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2,2,5,5-tetramethyloxolane [previously published as 2,2,5,5-tetramethyltetrahydrofuran (TMTHF)] has recently been demonstrated as a greener and cleaner alternative to toluene in several applications. Assessing similarities in properties of toluene and 2,2,5,5-tetramethyloxolane is crucial for establishing this molecules potential to replace traditional non-polar organic solvents in the cleaner production of chemicals and materials. However, the Hansen solubility parameters (HSP) and Kamlet-Taft parameters (KT) give conflicting views on their similarities and differences, which necessitates a full comparative characterisation of the solvation environment of these two solvents. Such comparisons have been achieved through a direct and extensive determination of partition coefficients between each of the two solvents and water. The partition coefficients and Abraham's solvation parameter model have quantitatively clarified the similarities and differences in properties of 2,2,5,5-tetramethyloxolane and toluene. Solutes of high dipolarity and hydrogen-bond accepting ability tended to favour the aqueous phase in both systems, while large molar volume and high refractive indices favoured the organic phase. A significant difference between 2,2,5,5-tetramethyloxolane and toluene was observed for hydrogen-bond donating solutes. In general, such solutes strongly preferred the aqueous phase in the toluene/water system but preferred the organic phase in the 2,2,5,5-tetramethyloxolane/water system. This was due to the interaction of the protic solutes with the lone pairs of electrons on the ethereal oxygen of 2,2,5,5-tetramethyloxolane, a feature that is not present on toluene, and opens up new possibilities for applications of this sustainable solvent in liquid-liquid extraction, particularly in the isolation of natural products. As toluene is such an important solvent in the chemical industry, its replacement with a greener alternative such as 2,2,5,5-tetramethyloxolane would be hugely significant for cleaner synthesis, extractions and separations.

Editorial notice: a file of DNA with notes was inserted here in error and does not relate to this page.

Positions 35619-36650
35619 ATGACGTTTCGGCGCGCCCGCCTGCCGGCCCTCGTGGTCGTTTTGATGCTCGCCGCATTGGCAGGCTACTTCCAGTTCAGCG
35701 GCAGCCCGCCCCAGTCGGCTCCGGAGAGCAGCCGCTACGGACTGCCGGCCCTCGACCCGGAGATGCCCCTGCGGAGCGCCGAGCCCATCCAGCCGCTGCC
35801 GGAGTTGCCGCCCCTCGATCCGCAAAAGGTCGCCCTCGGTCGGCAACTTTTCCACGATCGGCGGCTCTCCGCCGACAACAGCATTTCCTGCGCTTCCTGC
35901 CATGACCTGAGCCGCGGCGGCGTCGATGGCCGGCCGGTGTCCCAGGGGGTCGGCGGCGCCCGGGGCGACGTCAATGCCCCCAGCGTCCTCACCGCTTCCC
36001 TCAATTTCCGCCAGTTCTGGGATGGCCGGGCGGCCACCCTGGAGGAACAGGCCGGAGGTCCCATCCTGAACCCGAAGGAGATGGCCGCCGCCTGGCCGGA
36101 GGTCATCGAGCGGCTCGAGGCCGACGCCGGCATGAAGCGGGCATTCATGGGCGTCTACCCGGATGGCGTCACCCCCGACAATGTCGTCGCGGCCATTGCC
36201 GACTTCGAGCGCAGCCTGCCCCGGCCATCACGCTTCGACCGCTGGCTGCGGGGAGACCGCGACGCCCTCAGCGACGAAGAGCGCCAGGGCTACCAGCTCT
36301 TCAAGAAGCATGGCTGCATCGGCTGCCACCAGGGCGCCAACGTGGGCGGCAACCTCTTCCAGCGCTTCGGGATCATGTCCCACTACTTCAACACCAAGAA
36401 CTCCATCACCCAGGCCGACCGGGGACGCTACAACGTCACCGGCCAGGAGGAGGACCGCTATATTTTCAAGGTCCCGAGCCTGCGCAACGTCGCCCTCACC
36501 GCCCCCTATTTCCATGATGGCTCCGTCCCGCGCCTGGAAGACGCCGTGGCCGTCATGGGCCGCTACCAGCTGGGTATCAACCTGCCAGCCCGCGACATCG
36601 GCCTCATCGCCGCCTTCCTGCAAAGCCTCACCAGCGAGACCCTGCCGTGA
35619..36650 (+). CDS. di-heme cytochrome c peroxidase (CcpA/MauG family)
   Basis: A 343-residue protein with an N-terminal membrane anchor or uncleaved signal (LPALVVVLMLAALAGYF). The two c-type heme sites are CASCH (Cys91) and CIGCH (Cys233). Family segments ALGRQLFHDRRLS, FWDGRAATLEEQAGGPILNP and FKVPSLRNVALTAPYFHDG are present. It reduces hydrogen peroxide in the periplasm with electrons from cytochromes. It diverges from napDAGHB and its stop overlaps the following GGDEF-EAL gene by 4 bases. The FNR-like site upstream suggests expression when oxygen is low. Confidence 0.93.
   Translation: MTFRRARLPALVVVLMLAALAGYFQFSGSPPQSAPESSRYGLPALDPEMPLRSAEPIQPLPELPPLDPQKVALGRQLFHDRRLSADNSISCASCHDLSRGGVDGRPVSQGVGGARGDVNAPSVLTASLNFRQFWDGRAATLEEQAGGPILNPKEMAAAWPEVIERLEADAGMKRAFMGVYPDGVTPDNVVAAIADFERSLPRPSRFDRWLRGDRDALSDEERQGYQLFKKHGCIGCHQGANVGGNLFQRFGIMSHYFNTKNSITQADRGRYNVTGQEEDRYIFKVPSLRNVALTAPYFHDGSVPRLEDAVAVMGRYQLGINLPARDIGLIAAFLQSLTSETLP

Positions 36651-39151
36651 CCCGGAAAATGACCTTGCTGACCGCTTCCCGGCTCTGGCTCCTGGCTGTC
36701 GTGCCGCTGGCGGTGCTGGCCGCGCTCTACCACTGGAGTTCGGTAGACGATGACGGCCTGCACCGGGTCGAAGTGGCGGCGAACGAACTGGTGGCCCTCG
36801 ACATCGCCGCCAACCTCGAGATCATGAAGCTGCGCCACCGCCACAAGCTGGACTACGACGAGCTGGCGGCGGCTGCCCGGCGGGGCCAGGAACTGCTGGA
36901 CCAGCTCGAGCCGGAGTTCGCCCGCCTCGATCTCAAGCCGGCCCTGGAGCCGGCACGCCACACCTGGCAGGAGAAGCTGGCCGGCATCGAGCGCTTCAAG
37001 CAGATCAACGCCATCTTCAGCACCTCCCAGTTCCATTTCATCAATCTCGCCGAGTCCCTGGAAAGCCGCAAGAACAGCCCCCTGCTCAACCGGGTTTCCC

Bibliographical note© 2019 Elsevier Ltd.
- Abraham model
- Solvent properties